by Team 4


ZenShpere is an interactive installation that aims to help participants embark on a journey to achieving relaxation through sensory deprivation and reclamation using a simulated underwater environment. We hope that after experiencing our installation, that users feel a sense of calm and a stronger connection to their senses.

ZenShpere is realised through multiple components that come together to form a “symphony” with an underwater environment in Unity acting as the engine of the installation. Users are able to interact with various aquatic themed elements around the exhibit (plush orca toys, scented fish tanks and LED devices) that trigger various sensory outputs that encourage relaxation and restoration.

The various interactive touchpoints are highly tactile and unique, with a variety of inputs such as physical movement, pressure, sound and blowing. These inputs then trigger corresponding outputs (for example moving the orca will cause the orca in the Unity to move accordingly and make sounds while colliding with other objects). We hope that through such unique interactions, that users feel not just closer to their senses, but also to be transported into the underwater environment.

Technical Description

Prior to entering the activity zone, a user is first blindfolded and asked to listen to white noise. This puts them in an initial state of sensory deprivation. They are then carefully guided into the activity zone, where they will recline on beanbags, after which they are permitted to remove the blindfold and headphones. Users will then see that they are in a dark enclosed area, with darkness created using temporary partitions and black draping. On a small coffee table before them, users will be invited to blow on a lit-up Circuit Playground Express (CPX), the only thing that is lit up in the dark space. Blowing on the CPX will trigger the underwater Unity scene and audio to materialise on the TV before them. Blowing into the circuit playground will also trigger a wave to wash over the scene and the bubble machine to activate, causing bubbles to appear in the activity zone, mimicking what would happen if a user were to exhale underwater.

With more light provided after the activation of the Unity scene, users will be able to better see the various interactive touchpoints in the installation. The first one is an orca soft-toy with a circuit playground express (CPX) attached to it. By picking it up and moving it around, the corresponding orca within the Unity scene will swim around. As they are “swimming” in the Unity scene, the orca is able to collide with the jellyfish, trigger an audio to prompt users to interact with the jellyfish hanging above them. The jellyfish, carefully constructed using a combination of butchers paper and NeoPixel LED’s, will light up when the motion sensor detects movement from the user. Throughout the interaction, the jellyfish will continue to light up above the user as they move, creating a sensation that the user is underwater, below a bloom of softly glowing jellyfish.This helps the user to understand that they are part of the scene and are able to not just interact with physical artefacts but also with the virtual scene itself, as if they are underwater.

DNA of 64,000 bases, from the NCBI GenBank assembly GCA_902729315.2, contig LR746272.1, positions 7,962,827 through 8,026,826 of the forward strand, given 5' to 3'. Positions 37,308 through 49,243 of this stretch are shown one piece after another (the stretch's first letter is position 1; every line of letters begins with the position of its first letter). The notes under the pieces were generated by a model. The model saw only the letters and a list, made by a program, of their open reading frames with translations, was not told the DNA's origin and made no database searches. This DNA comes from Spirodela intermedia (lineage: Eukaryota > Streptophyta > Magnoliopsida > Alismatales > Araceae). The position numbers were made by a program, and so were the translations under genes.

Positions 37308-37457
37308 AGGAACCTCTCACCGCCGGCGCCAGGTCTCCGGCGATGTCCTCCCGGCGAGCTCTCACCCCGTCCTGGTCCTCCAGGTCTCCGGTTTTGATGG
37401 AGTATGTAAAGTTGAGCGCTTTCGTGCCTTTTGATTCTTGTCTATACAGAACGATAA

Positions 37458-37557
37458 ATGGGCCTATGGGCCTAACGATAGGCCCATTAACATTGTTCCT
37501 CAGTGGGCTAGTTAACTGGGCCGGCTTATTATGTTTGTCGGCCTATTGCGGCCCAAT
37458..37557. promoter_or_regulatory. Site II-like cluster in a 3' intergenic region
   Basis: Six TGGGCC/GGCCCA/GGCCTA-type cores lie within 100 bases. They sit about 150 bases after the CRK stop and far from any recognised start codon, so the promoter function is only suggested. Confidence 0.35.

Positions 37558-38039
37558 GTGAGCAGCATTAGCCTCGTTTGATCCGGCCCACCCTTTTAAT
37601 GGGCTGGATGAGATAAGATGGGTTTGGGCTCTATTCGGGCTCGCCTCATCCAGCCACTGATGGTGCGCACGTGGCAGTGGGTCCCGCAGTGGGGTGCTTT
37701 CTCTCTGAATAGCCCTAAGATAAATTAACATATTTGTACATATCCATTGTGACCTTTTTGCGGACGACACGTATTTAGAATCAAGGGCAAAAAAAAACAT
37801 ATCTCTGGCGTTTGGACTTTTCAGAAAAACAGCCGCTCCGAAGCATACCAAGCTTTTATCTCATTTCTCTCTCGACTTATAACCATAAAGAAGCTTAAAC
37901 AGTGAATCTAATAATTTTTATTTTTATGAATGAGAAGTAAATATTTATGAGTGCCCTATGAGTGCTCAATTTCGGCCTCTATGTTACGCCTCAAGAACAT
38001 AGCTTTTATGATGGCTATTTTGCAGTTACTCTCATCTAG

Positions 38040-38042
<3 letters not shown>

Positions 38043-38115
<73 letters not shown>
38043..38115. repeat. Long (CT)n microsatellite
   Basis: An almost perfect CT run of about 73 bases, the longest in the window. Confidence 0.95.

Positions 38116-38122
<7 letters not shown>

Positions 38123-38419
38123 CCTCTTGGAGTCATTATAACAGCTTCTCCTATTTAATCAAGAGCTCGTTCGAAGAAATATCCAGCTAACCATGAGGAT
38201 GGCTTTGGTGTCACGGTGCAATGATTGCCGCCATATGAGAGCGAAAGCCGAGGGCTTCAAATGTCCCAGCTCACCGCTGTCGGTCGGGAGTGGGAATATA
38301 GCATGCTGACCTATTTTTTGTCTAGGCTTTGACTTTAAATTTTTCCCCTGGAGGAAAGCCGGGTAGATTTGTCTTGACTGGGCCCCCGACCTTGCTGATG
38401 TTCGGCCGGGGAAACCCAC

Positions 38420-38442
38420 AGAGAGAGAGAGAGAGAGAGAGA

Last but not least, users will be invited to press down on a pressure sensor in the fish tank before them. The pressure sensor, connected to the Unity scene by an Arduino Uno, will cause a water fountain to bubble and spray in the underwater environment. Users are able to control the height of the fountain based on how much force they are applying to the pressure sensor. All of these interactions are designed to operate in tandem, if users wish to do so. By interacting with more than one at a time, users will create their own personal underwater symphony of sorts, with various audio, visual and olfactory outputs that will be triggered concurrently.

Finally, if users wish to see a visual representation of how relaxed they may be, they are invited to measure their heart-rate at anytime by placing a finger on another CPX. This circuit playground is linked to various LEDs and NeoPixel LEDs that adorn a 3D printed anatomically accurate heart. These LEDs will light up in accordance with the user’s heart rate. Through this interaction, users can perhaps gain a better understanding of their own physiological changes as they relax throughout their interaction with the installation. A similar 3D heart model will also be placed outside the activity zone so that passers-by can also have an idea of what lies within the activity zone.